Bin: A tote, about 50 gallons, costs about $20. These worms love lateral burrowing, which they tend to move sideways, and very little downwards, in an isolated bin. However, if they are in the wild, and soil, they will be up above, eating, throughout the day, as long as there's sufficient shade/lack of light. All worms are photo sensitive. Drill enough holes in one corner to allow water/worm tea to be drained out of. When you place the bin, make sure there's a 2-inch elevation different from each side. This promotes proper drainage. You will need some weed guard mat and rocks to create a drainage basin above these holes, and preventing the worms from crawling out.You can use fabrics if you like. Just cover the holes up with at least 5" in different direction, pile the small 1/4" to 1/2" rocks onto of the fabric, and add a bit of coarse sand over the rocks and fabric to push the fabric down to prevent the worms from crawling through the gaps.
Soil you need: don't use coarse soil (just enough to cover the rocks to act as drainage basin over the holes), like riverbed sand, or multipurpose sand. Loamy sand, clay, or just any good fine sand. Perfect type of soil is your backyard, where it was nice and moist from all the gardening, or at least covered with a bit of top soil.
Soil amendment: you need a good mix of compost. Purchase a bag of compost that has a nice content of large chunky woody materials in them. If you have a nice compost pile already which had been broken down and cured, use that. You can use horse manure or rabbit manure to mix into the sand. The worms will thank you.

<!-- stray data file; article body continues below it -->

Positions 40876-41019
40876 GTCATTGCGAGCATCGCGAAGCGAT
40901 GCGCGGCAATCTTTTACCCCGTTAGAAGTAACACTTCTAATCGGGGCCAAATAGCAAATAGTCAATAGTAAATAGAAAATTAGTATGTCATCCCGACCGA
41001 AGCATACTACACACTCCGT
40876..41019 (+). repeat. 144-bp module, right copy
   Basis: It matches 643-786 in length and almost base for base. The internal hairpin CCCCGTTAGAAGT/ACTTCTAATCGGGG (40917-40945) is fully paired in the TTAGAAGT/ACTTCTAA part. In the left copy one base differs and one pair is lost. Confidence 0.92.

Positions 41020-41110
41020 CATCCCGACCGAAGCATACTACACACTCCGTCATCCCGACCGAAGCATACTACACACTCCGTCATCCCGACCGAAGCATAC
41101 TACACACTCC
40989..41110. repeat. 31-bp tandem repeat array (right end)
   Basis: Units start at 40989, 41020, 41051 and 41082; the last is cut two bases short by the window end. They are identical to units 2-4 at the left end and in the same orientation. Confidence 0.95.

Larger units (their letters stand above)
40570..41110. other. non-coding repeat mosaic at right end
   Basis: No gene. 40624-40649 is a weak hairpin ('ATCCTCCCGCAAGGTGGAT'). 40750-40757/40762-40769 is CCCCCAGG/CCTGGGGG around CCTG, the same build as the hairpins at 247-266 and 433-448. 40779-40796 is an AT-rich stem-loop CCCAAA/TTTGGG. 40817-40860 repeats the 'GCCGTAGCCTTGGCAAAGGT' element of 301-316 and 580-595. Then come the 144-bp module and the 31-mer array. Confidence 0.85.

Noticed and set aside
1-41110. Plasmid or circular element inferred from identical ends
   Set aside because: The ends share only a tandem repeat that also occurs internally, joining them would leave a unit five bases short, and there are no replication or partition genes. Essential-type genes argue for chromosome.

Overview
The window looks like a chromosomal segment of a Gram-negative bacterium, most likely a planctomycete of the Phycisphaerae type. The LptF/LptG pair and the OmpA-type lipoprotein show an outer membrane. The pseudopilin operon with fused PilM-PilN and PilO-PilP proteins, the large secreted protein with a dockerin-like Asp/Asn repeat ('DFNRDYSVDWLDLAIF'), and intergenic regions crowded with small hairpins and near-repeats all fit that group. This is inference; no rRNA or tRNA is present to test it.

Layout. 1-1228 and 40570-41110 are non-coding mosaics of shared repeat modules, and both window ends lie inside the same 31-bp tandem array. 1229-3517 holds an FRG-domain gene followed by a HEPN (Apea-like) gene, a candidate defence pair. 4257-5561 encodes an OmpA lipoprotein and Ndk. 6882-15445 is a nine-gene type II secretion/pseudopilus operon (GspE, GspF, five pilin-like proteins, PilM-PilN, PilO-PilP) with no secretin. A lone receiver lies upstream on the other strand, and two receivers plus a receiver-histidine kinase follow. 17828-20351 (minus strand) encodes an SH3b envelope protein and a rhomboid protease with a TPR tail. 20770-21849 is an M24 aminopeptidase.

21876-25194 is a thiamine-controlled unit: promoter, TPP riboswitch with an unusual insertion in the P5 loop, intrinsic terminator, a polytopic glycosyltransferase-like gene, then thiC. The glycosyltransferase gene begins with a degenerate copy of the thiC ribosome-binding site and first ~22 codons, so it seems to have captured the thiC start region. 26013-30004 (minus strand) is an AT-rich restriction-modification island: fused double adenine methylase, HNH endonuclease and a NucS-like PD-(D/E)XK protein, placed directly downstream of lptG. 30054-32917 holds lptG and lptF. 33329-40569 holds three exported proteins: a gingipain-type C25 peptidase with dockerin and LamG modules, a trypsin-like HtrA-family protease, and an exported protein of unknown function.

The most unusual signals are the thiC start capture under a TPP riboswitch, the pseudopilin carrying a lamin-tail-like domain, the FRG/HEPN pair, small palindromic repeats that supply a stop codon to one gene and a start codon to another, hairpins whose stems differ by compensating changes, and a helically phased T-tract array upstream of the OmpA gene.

Mixture: add 50% of your soil, and 50% of the compost together. Mix it well. Do not fill the bin beyond 1/2 bin height. You need the rest as buffered room for adding composting/scrap materials later. Add a top layer of dried leaves/grass/shredded newspaper without the waxy content. Only recycled black/white newspaper. No waxy or heavy stock colored papers. Pour enough water onto everything, until you have a nice moist (not soaking/dripping wet) mixture. This should be about 40% to 50% moist, which the worms will love.
Let the bin sits under the shaded area for about 2 days before introducing worms into the mix. When you get your worms, place them all into one single pile, and let them burrow when they want, as they adapt to their new environment.
If you're living a frost zone every winter, make sure to position your bin in an area where the temperature will not kill them, which happens to drop below 45°F. Unlike the nightcrawlers, these worms will survive in the harsh cold.